Mozzie Mash and Mud Pies is the theme of the Lab Without Walls road show in August. The team will be taking their lab-in-a-box on the road and travelling from one end of the Kimberley to the other during National Science Week.
Open events are scheduled for Broome, Derby and Kununurra and a series of public science activities have been prepared for these towns and other places along the route, which will follow the Gibb River Road.
The pathology methods the team are bringing with them have had limited exposure in regional Western Australia. This will be the first opportunity for most people to see molecular biology on their own doorstep. If molecular stuff isn’t your cup of tea, you may still want to find out about the infections mosquitoes spread in regional WA. Murray Valley encephalitis and Ross River virus infection are a problem wherever the right mix of mosquitoes and animal reservoirs occur.
The road show will give interested viewers an opportunity for revenge. Help prepare the potent brew of dead mosquitoes and reagents to detection of traces of their viruses. The team will show how the power of the polymerase chain reaction can be used to find these viruses in remote parts of the state using an easily portable field lab. The same lab they used recently in Sri Lanka. Viewers will be able to get up close and personal with preserved mosquitoes and learn about the differences that make some types more suited to transmitting viral infections in different locations.
So what about the mud pies? Regular visitors to this blog will know our fascination with the soil and water borne infection known as melioidosis. It’s present in the Kimberley and causes more cases every year, particularly during the Wet. So it may come as a bit of a surprise to know that the bacteria that cause melioidosis survive underground during the dry season. The LWW team will be collecting soil samples at each of their stops and various locations in between. A bit like the mozzie mash process, our soils will be transformed into mud, incubated and tested for the bacterial cause of melioidosis. This is a monitoring activity that may be needed increasingly in years to come if the severe weather effects of climate change and the increase in agricultural land use in the region promote and increase in these potentially dangerous bacteria. It’s a case of forewarned is forearmed.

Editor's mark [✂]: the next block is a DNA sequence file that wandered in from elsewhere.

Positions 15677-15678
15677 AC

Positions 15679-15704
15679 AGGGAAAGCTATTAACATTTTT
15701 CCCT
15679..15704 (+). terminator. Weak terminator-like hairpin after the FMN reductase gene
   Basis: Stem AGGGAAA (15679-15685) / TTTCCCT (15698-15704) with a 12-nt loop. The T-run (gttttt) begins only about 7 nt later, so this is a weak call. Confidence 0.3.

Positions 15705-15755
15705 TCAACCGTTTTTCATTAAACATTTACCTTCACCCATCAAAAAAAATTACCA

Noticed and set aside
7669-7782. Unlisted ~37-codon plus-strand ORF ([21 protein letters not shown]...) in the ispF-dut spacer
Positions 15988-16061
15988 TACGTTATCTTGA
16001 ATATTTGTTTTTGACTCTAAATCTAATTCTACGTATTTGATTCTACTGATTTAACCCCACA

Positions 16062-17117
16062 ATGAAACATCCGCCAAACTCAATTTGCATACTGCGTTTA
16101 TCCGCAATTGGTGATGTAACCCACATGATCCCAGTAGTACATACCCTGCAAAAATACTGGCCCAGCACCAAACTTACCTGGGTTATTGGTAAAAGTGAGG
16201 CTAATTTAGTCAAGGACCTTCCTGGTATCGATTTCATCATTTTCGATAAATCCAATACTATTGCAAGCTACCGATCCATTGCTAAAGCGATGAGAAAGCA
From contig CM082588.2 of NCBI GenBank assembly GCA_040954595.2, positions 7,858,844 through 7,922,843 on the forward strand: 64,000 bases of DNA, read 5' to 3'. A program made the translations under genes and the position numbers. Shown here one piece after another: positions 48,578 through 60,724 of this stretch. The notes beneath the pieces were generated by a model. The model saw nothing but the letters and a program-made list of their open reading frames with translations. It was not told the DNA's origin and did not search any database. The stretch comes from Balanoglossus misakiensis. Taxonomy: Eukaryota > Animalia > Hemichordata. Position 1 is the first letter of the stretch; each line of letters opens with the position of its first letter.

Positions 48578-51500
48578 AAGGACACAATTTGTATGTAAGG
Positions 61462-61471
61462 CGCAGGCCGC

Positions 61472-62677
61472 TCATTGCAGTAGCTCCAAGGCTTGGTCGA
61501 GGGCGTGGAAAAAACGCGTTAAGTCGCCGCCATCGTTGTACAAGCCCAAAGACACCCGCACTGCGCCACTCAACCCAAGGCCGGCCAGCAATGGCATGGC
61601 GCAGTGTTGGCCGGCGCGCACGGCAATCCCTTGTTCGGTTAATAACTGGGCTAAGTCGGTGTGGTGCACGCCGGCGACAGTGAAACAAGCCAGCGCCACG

The LWW team know that this is much more than a travelling show-and-tell circus. They will be doing some very serious science along the way, aiming to work out how to improve mosquito-borne disease surveillance methods. An obvious side effect of this work is to demonstrate the feasibility of running PCR assays in regional centres in the tropical north. While no clinical diagnostic work will be performed during this project, the project will highlight the potential for enhancement of regional pathology services by the operation of PCR methods.
Mozzie Mash and Mudpies can be seen between 1200 and 1400h in Broome on 10th August, Derby on 13th August and Kununurra on 17th August. Demonstrations will be conducted in open air locations in the hospital grounds, and a series of complementary public science activities will flow on from these. The team’s activities on the Gibb River Road will be filmed (details to be posted later). A multimedia presentation will be prepared along the route for educational use after National Science Week is over.
Mozzie Mash & Mud Pies in:
- Broome, 1200-1400h, 10-AUG-12
- Derby, 1200-1400, 13-AUG-12
- Kununurra, 1200-1400, 17-AUG-12